Tuesday, February 6, 2018

MAA IP Guide – Assessment

By Rick Cleary (guest blogger), Babson College

A note from the Editors: This semester Teaching Tidbits will have several posts highlighting the new Instructional Practices Guide (IP Guide) from the Mathematical Association of America (MAA). The MAA has a long tradition of reporting what content should be taught in the mathematics classroom through its Curriculum Guide; now the new IP Guide addresses how things could be taught in the mathematics classroom, how one could to design that experience, and how one could assess that experience. The suggested practices are well grounded in research on student learning. In our first post about the IP Guide, we dive deeper into the Assessment Practices section of the guide. Thanks to Rick Cleary, a lead writer for this section, for providing this post.
The opening statement of the Assessment chapter of the MAA Instructional Practices guide makes the following claim: Effective assessment occurs when we clearly state high-quality goals for student learning, give students frequent informal feedback about their progress toward these goals, and evaluate student growth and proficiency based on these goals. The chapter details some of the ways that effective assessment can be implemented in various types of courses. Many of the same assessment principles apply, whether you are from a big or small school, whether you teach large or small numbers of students, no matter what your lecture/active learning balance, on or off-line, developmental courses through graduate seminars. This portion of the IP Guide is designed to get colleagues thinking and talking about grounding both formative assessments that take place throughout the course and summative assessments at the end of a course in appropriate learning goals.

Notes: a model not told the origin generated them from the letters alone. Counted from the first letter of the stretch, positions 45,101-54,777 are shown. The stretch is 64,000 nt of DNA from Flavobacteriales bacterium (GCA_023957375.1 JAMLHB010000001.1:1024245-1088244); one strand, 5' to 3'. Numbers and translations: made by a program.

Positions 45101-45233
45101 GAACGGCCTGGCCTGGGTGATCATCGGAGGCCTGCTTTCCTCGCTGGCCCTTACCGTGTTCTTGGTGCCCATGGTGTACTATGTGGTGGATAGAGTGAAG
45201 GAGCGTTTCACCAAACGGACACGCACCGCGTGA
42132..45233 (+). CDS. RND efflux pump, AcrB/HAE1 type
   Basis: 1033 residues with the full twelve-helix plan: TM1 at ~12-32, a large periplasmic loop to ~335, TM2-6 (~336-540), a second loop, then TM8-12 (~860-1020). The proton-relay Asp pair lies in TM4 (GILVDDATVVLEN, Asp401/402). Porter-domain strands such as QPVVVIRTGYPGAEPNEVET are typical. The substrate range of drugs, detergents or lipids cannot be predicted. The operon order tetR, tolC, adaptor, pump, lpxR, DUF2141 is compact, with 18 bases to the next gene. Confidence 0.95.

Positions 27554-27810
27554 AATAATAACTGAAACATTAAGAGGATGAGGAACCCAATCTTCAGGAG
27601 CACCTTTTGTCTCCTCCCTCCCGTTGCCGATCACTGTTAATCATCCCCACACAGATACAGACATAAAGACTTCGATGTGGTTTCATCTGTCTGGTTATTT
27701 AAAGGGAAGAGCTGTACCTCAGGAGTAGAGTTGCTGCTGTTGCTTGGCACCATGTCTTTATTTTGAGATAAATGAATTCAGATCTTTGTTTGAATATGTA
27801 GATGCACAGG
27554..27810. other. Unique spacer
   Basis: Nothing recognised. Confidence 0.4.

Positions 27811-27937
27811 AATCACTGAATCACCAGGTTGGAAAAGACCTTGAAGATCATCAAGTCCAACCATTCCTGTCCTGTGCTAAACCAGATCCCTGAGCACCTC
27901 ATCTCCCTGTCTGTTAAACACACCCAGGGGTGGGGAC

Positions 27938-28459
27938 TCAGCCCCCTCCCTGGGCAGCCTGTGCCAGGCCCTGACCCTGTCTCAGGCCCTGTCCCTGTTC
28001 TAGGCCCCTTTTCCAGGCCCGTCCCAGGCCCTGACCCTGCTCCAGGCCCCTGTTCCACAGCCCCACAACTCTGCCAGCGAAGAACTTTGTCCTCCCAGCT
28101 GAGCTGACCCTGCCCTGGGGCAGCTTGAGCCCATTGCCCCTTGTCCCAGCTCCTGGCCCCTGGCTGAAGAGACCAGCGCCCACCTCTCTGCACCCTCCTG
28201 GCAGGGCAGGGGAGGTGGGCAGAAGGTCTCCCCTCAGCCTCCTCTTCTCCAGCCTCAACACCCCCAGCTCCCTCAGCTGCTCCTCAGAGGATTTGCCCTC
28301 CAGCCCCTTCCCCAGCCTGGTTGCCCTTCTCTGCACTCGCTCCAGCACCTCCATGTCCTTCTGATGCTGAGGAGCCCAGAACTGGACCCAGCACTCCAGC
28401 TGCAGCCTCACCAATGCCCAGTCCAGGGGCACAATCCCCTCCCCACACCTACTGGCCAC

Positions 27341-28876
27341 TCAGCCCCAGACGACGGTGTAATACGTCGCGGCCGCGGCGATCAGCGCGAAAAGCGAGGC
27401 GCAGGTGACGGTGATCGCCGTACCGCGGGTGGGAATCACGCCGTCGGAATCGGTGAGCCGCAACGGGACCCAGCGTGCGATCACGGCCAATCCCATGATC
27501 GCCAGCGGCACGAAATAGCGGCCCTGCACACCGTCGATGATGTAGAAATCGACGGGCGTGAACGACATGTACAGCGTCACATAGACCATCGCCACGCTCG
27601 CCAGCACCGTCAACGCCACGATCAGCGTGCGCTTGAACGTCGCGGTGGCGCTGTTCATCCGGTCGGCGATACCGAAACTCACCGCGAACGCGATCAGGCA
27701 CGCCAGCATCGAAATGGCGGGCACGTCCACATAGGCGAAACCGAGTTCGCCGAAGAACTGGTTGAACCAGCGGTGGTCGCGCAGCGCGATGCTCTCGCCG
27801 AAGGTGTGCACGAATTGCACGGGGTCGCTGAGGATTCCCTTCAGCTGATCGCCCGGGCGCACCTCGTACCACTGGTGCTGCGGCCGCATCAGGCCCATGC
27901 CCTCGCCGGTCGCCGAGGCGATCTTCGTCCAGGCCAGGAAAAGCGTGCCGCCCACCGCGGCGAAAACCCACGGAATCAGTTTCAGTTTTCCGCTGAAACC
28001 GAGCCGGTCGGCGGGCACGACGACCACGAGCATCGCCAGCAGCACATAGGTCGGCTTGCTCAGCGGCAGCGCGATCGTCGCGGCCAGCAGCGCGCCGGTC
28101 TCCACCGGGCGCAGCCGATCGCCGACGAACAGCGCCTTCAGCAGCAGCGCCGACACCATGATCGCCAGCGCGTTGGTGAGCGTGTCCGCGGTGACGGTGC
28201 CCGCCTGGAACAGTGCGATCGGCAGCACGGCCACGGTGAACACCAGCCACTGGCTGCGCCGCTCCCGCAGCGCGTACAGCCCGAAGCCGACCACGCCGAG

There is a fine line between assessments that are challenging and assessments that are discouraging. Once students become discouraged, it is hard to get them back on track. For example, traditional lecture-based instruction methods have been associated with traditional summative assessment procedures such as timed exams with questions in very specific formats. Recent research in mathematics education recommends classroom practices that provide ongoing lower stakes assessment to promote student engagement. New technology such as clickers and online polls or quizzes can help faculty provide these types of opportunities. Through vignettes grounded in the experience of the writers, the IP Guide illustrates these developments, providing instructors the tools they need to be creative as they design appropriate and equitable assessments for their courses.

The IP Guide chapter on Assessment provides both a research framework and practical tips needed to implement effective assessments that encourage, rather than discourage, student learning. It considers ways to make assessment consistent with course design and practice to promote effective learning for all students. Rather than seeing assessment as a mandate from an administration or an accrediting agency, the IP guide shows there is great value in creating a positive culture of assessment for students, faculty and departments.

Download a copy of the MAA Instructional Practices Guide today.

Tuesday, January 23, 2018

The One Question Calculus Final

By Lew Ludwig (Editor-in-Chief), Denison University